noun 1 a long, thin mark of a different substance or colour from its surroundings. 2 an element of a specified kind in someone’s character: a ruthless streak. 3 a spell of specified success or luck: a winning streak.
verb 1 mark with streaks. 2 move very fast in a specified direction. 3 informal run naked in a public place so as to shock or amuse.
— DERIVATIVES streaker noun streaking noun.
— ORIGIN Old English, related to STRIKE.
The Canadiens are on a losing streak. It is worth remembering the definition from above.
It's a funny thing that in the past few years, I have come to associate Canadiens winning or losing with the word streaky.
In other parts of the world, there are many types of bacon. Back bacon is the most commonly sold and consumed. But you can also get streaky bacon. Streaky bacon is what we might call bacon in Canada. In fact, if you buy Canadian bacon, it is invariably the streaky kind. So allowing for the spelling variation of our French cousins (Canadien), even in the world of charcuterie, the Canadiens are synonymous with streakiness.
The Habs have fulfilled this affiliation recently (since the lockout really) with their play. There's no regular win-loss-win-loss-win. We can't depend on them beating any team no mater how lowly, nor can we depend on them losing to any team no matter how lofty.
But you know what? We aren't alone.
Remember those Flyers last year – the ones that looked contenders as they mauled us in round 2? They lost 10 games in a row midseason last year. Washington, though people hailed Boudreau as the greatest thing since sliced bread, streaked their way into the playoffs too; this year they are topping us thanks to a mssive streak. Buffalo, New Jersey, Pittsburgh, Carolina, all our peers are as streaky as the rest.
As fans streaks are hard to take. Win or lose. But they are certainly integral to the experience. Streaks are what allow us to dream, to grumble, to hope, to despair.
The emotional ride is what watching and caring for the adopted team is all about. If I think about my mood after a loss, I can say it is as sour as my temperament after a win is bubbly. Streaks are borne as a fan, because the reward of the next win will be greater. Cup droughts can heighten the taste for that champagne once again.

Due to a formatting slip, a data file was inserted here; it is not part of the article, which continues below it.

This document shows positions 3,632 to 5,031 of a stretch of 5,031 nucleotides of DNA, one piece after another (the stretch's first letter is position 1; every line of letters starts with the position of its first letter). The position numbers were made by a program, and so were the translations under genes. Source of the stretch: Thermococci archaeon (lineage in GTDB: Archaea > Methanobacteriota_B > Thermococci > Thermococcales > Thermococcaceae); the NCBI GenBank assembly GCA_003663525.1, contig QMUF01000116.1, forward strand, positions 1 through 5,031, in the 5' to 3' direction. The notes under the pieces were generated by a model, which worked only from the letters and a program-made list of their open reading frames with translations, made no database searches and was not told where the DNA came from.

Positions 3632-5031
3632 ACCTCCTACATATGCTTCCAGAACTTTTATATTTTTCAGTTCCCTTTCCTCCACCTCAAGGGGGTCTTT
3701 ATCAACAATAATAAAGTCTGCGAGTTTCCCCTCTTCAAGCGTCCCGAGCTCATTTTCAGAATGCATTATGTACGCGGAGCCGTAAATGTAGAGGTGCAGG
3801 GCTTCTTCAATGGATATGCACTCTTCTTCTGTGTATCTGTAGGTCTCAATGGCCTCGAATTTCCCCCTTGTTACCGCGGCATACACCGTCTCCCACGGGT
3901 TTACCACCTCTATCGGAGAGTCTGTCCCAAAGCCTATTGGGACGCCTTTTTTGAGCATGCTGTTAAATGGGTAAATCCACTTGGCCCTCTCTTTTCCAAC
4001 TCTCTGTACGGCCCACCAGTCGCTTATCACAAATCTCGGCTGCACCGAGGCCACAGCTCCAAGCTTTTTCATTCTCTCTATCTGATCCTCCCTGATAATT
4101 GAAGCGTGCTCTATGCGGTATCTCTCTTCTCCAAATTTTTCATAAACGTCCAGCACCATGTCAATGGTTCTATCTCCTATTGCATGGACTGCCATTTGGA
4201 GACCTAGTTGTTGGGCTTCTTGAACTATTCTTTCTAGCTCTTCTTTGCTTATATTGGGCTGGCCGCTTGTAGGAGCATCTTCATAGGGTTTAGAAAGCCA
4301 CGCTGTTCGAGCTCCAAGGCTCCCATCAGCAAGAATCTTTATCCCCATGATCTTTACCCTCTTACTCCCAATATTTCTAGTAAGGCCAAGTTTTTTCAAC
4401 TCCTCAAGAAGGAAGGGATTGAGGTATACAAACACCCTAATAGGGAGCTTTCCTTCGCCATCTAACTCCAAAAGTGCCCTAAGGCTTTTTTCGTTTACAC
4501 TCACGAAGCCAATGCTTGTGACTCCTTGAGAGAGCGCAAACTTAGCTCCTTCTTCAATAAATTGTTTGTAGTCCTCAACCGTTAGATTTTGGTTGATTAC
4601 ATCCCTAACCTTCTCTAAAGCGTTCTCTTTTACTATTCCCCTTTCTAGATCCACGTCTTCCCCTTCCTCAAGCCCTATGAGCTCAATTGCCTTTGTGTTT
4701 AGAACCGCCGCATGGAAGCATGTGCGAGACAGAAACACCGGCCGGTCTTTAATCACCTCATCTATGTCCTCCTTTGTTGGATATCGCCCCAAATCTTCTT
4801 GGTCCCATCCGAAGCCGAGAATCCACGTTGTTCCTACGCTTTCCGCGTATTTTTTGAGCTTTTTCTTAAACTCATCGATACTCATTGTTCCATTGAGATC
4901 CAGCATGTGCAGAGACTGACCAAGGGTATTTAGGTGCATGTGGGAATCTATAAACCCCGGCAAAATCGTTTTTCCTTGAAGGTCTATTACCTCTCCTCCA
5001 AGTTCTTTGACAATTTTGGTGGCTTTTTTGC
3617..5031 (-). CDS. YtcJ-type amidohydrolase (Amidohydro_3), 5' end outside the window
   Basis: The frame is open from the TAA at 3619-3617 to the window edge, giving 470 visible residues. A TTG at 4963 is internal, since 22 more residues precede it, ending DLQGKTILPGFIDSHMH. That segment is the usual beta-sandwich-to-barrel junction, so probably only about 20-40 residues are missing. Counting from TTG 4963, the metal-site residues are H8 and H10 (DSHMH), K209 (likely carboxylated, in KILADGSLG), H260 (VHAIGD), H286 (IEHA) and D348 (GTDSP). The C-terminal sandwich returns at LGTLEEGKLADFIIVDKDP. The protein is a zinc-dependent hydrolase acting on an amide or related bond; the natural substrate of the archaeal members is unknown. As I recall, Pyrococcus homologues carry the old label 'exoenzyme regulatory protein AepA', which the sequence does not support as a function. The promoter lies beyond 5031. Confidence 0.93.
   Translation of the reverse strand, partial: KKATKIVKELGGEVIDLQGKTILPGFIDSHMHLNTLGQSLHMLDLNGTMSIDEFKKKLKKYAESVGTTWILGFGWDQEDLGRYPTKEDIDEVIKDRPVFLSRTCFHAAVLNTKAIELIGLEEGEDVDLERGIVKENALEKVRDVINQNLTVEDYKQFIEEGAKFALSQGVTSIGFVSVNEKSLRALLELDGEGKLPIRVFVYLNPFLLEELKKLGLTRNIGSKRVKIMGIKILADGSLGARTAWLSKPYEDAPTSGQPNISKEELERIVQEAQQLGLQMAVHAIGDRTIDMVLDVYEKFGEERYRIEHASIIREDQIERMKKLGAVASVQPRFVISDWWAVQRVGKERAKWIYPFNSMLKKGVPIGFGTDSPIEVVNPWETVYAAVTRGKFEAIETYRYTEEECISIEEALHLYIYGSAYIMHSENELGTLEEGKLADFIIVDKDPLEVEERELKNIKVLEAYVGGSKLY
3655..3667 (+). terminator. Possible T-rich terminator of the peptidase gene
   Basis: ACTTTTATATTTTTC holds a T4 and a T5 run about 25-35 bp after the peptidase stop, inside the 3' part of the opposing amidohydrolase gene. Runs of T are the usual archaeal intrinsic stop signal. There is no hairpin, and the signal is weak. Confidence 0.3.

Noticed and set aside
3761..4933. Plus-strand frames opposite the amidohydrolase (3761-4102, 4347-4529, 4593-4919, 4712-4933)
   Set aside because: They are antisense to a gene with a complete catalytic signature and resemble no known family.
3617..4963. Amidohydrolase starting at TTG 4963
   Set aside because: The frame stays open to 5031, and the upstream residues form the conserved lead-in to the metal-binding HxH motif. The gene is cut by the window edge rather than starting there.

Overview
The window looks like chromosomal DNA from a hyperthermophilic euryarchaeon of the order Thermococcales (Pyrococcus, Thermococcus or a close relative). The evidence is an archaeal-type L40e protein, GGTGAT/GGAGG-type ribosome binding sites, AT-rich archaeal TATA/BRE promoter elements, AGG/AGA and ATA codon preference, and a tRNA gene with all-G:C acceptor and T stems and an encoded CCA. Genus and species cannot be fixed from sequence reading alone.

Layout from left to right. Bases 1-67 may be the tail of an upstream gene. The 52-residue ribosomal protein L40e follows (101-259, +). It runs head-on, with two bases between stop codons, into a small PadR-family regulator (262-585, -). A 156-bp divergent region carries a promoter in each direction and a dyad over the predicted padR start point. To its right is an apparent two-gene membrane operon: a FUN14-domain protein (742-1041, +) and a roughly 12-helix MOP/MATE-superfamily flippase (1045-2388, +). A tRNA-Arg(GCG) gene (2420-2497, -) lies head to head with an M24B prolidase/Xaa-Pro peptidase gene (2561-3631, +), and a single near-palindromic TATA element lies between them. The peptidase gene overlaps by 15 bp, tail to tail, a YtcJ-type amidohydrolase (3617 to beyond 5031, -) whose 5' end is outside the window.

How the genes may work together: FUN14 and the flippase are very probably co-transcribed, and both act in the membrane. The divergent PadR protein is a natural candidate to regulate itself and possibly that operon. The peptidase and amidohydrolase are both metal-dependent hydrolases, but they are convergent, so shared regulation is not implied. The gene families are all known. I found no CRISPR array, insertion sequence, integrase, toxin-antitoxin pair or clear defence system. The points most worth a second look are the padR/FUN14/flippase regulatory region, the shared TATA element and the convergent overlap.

One Canuck fan I read about today (at Dennis Kane's blog) has had enough with streaks. He has given up on the Canucks.
Now, far be it from me to criticise a man who is choosing to spend more time with his wife or child. I think it is a great call on his part.
But is being a fan all or nothing? Is there no option for weekends only? Highlights during the season, whole games in the playoffs? Watching when you feel like it?
I used to get tied up in every win and loss, just like that poor renounced Canuck fan. Every losing streak was painful to endure. But after years of watching the Habs rollercoaster and, more importantly, watching our rivals make finals and win Cups; I decided that we may be getting carried away with the wrong thing. I think I found a way to proof myself against streakitis.
My immunity: solidifying the expectations for the team into points they need to make the playoffs (in the case of this year – with a few games to spare), has shown the streaks for what they really are: spells of specified success, insufficiency or (of course) luck.
A loss is just a goal against in the game of the season, where a tie spread over all rivals is enough to get another period of hockey (particularly if you can lose in OT a lot). A 10 point lead in December is no safer than a 3-1 lead coming into the second intermission – 5 points clawed back and it's a jittery closing session.
Now when the Canadiens lose three in a row, I update my points left in the 98-o-meter and do a quick calculation. I revise the date and leave the phrase: Ahead of the pace in place. Even when it's not ahead of the pace, I can look at that pace, and as long as it's around 1.1 to 1.3; I'm breathing fine.